This play is not a true story, but it is inspired by one.
In 2006, in Germany, a breeder of giant rabbits was approached by the North Korean government to acquire a number of his rabbits, ostensibly for a breeding program to be set up in North Korea. He agreed to sell his rabbits. No one quite knows what happened next, except that his invitation to go to North Korea to oversee the creation of a rabbit-breeding program was abruptly cancelled without explanation.
How does one grapple with the idea of North Korea? The concurrent absurdity and horror of the place makes for a confusing mix. It’s the world’s most isolated nation, repressive at home and belligerent abroad. We’re used to hearing strange stories, most of which stem from what might be called the eccentricities of its tyrannical ruling dynasty. Many of these seem too strange to be true. They defy belief.
A recent UN enquiry into atrocities committed in North Korea found that the actions of the Kim regime have caused the deaths of “at the very least hundreds of thousands of human beings.” This, too, in its horrific way, defies belief. There are some crimes so large that the mind bends when it tries to comprehend the scale of their brutality.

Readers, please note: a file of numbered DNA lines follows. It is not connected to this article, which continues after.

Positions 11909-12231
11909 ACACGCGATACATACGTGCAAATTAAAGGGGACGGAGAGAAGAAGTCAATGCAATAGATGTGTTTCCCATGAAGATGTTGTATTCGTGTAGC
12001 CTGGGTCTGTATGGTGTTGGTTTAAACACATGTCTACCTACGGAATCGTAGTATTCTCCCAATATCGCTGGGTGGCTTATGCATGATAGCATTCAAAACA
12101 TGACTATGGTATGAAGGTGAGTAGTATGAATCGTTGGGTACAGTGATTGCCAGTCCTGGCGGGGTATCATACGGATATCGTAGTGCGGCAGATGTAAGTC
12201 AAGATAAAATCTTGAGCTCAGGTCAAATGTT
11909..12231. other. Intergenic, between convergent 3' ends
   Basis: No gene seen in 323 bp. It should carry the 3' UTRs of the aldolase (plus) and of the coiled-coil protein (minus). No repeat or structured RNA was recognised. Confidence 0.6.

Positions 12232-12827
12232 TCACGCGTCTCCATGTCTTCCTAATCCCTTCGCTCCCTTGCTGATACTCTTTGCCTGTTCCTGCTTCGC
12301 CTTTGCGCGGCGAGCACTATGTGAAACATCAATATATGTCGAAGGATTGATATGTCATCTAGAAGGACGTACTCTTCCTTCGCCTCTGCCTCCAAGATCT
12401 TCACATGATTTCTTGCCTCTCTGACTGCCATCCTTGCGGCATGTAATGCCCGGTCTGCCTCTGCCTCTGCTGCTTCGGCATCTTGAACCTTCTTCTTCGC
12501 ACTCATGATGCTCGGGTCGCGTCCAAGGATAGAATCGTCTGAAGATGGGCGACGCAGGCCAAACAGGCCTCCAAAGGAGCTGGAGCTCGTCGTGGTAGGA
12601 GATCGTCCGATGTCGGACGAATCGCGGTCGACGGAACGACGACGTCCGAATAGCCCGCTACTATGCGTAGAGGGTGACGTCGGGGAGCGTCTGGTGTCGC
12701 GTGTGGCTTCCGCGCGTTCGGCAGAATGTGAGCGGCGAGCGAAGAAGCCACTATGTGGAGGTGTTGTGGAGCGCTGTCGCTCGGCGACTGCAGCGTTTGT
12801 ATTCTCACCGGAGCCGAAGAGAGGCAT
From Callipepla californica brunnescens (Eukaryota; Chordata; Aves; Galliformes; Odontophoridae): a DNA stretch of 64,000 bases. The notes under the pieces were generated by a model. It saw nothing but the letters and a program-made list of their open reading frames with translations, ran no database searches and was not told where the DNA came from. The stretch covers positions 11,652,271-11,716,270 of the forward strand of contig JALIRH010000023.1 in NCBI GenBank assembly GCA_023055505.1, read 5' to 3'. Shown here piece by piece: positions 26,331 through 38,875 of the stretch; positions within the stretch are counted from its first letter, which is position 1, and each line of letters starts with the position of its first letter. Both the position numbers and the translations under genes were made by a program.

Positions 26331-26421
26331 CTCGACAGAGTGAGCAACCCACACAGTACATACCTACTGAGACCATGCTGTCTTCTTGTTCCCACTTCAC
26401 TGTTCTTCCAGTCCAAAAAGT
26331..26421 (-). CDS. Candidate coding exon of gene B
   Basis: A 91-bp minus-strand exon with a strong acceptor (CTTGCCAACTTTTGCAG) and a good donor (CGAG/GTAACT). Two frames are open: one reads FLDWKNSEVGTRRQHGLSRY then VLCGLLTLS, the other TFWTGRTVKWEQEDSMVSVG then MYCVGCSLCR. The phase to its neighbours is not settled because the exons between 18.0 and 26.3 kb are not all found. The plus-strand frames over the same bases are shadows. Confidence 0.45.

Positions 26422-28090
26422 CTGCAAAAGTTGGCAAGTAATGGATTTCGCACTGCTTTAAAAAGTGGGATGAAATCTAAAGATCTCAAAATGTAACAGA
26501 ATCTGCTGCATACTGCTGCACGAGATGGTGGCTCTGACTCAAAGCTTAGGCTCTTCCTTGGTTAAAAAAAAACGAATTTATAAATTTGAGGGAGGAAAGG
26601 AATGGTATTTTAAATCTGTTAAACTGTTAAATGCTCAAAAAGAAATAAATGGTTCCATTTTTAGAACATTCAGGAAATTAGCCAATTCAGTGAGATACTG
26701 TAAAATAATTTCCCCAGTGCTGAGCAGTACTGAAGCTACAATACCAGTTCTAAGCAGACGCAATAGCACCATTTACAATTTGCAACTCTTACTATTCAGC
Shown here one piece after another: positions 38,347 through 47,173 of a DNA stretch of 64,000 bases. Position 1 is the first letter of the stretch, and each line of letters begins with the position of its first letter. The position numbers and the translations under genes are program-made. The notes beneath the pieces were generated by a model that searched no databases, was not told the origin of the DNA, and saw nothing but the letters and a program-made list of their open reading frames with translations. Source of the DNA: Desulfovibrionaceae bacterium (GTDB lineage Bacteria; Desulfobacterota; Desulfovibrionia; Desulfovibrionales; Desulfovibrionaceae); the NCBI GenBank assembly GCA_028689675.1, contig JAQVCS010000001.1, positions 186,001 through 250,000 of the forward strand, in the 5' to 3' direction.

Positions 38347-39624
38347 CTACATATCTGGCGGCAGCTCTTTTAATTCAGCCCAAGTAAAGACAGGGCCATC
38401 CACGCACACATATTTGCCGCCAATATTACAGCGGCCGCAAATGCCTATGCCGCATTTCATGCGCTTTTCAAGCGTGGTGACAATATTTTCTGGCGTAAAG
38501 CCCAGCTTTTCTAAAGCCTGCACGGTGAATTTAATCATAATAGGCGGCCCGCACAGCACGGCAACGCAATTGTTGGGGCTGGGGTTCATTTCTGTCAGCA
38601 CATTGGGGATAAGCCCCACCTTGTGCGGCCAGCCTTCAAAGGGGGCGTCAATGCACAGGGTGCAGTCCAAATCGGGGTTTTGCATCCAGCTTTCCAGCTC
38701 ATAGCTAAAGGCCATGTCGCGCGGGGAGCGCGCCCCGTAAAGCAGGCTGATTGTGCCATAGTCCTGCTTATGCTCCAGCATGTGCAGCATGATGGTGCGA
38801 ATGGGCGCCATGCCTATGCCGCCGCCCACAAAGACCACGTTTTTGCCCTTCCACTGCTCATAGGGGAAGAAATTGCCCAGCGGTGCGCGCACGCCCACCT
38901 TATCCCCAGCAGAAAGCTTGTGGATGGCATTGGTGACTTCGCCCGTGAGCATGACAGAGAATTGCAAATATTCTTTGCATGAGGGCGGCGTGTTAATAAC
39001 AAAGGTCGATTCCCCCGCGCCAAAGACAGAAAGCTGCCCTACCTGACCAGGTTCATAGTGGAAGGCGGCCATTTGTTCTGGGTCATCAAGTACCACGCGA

This play, clearly, is not and does not aim to be a naturalistic representation of the events that inspired it, or of the true situation in recent times in North Korea, but that truth hovers at its shoulder as the waking world sits beside a dream, or nightmare. It is a fable about guilt and forgiveness, about the things we are willing to ignore in order to succeed, and the price we pay for having ignored them when we do.
The play was written with the assistance of Playwriting Australia and the Robertson Family Foundation, and I’m grateful for their support. It was written while I was a member of the Griffin Studio and I’d like to thank the generous donors who make that program possible. A big thank-you also to Lee Lewis for her intelligent guidance in the development of the script and for her determination to realise it. Thank you also to the actors who assisted in the play’s development, the cast and creative team of this production, and everyone at Griffin.
And thanks, as always, to Luke.